History and origin of dachshund
Nobody can question the popularity of Dachshund in Germany, France, United States and many other countries. Dachshund breed came into being many centuries ago. It was around 17th century when a group of hunters in Germany came with the idea of breeding a courageous and intelligent dog with short legs, long body that is strong enough to work even down the burrow. The target is the badger. Ancient German foresters had hard time with the badgers. Badgers are nasty creatures of around twenty to forty pounds having its den underground. What the foresters want was a dog capable of fighting those badgers to death. That is why Dachshund came into being.
Literally, Dachshund means “badger dog”. Dach is a German word meaning badger and Hund meaning dog. Dachshunds are also called wiener dog, hot dog or sausage dog because of their long and narrow build. They are also known as Dackel or Teckel in Germany.
Modern Dachshund popular today is a mixture of German, French and English hounds and terriers. Formal breeding program was started way back in 17th century. It is said that smooth-haired Teckel was created out of a small pointer type called French Braque and Pinscher. Then during the French Revolution in the late 18th century, France’ upper class went to Germany for escape. Taking with them their pets gave way to the crossing of German Teckel and French Bassets. The offspring of this mix called Dachsbracke if they have long legs and Dachshunds if they have short legs, short ears and pointed muzzle.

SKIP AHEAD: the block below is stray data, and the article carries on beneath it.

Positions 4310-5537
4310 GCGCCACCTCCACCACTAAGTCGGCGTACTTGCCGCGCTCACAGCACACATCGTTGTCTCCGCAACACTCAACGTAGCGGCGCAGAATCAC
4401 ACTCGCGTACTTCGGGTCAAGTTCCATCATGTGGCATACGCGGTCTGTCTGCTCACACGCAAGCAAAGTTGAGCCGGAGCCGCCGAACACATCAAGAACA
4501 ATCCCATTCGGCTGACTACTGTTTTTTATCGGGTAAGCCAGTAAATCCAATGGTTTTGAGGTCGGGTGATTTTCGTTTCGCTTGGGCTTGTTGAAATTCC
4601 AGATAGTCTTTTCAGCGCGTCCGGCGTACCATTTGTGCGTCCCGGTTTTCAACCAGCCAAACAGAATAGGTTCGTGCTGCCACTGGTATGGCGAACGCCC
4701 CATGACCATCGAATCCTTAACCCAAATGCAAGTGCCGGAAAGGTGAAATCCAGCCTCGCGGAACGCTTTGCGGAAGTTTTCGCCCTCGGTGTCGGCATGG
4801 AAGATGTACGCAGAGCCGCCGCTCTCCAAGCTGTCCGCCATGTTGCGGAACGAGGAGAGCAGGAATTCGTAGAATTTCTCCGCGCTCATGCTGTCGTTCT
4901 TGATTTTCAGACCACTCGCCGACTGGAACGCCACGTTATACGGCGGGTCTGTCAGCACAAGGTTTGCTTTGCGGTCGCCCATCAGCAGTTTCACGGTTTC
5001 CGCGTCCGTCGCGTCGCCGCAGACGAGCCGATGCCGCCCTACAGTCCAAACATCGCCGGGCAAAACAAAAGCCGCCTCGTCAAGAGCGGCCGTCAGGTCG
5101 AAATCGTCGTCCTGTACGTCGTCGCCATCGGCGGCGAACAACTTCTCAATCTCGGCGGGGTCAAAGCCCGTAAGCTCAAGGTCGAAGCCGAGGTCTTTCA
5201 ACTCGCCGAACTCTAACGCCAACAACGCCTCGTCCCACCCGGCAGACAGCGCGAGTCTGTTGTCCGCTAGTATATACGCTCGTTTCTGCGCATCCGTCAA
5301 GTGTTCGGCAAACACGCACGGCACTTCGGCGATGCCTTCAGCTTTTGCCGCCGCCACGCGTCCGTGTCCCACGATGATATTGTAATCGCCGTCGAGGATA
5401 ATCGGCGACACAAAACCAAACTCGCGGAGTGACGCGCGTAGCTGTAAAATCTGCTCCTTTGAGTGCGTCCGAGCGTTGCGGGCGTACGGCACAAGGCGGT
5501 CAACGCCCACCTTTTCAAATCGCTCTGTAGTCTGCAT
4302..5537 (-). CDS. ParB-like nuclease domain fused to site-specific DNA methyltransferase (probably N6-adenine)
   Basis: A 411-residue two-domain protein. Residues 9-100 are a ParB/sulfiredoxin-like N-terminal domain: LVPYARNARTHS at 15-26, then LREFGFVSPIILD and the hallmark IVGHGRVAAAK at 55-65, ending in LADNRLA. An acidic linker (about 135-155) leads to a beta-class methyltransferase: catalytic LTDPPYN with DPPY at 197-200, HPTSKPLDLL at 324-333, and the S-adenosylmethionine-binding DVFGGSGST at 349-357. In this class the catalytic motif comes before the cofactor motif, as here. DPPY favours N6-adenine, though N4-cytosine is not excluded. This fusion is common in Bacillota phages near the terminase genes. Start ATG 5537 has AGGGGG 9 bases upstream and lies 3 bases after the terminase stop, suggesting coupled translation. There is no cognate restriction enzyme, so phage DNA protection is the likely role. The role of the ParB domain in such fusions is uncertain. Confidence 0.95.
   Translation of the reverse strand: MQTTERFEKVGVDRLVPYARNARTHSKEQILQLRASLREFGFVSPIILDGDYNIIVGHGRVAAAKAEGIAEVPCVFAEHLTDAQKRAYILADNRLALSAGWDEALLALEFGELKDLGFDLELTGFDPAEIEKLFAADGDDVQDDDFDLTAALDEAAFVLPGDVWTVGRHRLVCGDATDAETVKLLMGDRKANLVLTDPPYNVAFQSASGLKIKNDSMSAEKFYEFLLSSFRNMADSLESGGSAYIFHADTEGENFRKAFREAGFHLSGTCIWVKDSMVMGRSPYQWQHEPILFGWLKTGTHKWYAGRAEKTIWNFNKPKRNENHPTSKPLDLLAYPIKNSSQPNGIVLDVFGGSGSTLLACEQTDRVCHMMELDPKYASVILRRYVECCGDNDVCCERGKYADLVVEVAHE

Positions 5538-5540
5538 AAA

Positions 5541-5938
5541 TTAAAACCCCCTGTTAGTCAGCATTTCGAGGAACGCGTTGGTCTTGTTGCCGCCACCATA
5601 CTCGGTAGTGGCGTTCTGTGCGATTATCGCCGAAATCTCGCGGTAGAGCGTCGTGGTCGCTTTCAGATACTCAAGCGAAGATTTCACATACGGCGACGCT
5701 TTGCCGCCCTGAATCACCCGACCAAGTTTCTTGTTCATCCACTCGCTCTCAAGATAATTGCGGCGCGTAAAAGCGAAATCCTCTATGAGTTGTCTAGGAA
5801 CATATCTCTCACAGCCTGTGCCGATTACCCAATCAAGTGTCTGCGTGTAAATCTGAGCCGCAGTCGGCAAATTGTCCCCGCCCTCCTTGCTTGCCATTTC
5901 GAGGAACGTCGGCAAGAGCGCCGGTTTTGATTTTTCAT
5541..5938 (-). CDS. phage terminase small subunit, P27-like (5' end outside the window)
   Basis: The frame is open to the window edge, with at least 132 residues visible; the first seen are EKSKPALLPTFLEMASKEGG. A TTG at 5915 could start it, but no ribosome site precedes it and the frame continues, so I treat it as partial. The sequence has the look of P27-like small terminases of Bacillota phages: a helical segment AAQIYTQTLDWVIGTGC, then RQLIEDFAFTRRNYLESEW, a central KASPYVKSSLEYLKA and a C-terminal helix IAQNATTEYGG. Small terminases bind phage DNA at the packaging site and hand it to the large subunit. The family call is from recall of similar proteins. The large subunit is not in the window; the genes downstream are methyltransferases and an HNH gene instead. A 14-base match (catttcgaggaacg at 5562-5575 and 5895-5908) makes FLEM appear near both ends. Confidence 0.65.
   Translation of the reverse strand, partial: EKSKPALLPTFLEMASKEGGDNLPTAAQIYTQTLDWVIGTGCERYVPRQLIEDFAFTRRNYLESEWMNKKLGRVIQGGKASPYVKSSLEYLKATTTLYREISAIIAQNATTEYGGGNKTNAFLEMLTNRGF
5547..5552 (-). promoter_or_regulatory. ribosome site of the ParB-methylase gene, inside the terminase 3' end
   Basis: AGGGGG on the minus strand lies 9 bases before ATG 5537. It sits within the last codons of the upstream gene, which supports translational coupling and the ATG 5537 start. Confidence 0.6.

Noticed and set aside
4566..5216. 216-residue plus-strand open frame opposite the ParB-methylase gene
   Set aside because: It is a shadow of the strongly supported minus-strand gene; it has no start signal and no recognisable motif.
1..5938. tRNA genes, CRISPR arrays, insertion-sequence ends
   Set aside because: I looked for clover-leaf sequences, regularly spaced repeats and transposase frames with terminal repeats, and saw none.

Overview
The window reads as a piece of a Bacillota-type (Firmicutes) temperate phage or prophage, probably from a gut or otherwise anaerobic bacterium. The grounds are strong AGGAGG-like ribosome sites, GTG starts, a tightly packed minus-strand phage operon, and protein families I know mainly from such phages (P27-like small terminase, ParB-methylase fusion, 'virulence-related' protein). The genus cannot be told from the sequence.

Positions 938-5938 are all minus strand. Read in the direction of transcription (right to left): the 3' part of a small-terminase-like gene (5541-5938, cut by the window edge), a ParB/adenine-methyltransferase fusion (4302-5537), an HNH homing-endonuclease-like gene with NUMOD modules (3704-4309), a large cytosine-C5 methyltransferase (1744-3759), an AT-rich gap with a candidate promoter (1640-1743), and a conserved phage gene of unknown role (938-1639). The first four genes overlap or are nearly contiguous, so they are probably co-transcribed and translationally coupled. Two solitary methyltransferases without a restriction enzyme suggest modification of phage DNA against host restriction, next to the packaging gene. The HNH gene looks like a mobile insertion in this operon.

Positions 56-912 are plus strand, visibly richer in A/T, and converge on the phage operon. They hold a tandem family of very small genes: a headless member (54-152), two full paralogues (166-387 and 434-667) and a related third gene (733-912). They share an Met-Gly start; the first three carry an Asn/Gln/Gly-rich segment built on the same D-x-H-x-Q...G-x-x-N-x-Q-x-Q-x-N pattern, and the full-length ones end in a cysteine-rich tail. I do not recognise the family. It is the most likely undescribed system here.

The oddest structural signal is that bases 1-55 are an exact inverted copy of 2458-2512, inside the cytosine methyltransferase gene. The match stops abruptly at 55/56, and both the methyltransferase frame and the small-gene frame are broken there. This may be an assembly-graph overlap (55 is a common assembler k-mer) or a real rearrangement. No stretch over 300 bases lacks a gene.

It was between the year 1879 and 1885 when Dachshund was first introduced in the United States. Dachshunds are classified into two varieties; the smooth-coated and longhaired varieties. Another variety, the wirehaired Dachshund was recently added. Dachshunds are also grouped into two sizes; the Miniature and the Standard. Miniature Dachshund weighs less than eleven pounds and the latter weighs between eighteen to twenty pounds. In Germany, another size was added, Kaninchenteckel, based on the chest measurement taken at fifteen months of age.
World War I was a disaster for Dachshunds. There was a decrease in the number of this breed because during those years, anything that has something to do with German was being hated. They were oftentimes the victims of those hatred. Good thing they have great skills and irresistible charm, the number was increased and became popular once more.
Though originally developed to hunt badgers, Dachshunds are popular pets too! In the United States, they ranked 6th in the most recent AKC registration statistics, with the standard smooth-haired as the most popular.
Dachshunds are also good in hunting fox and rabbit and good in tracking wounded deer. Dachshund in packs can also hunt wild boar.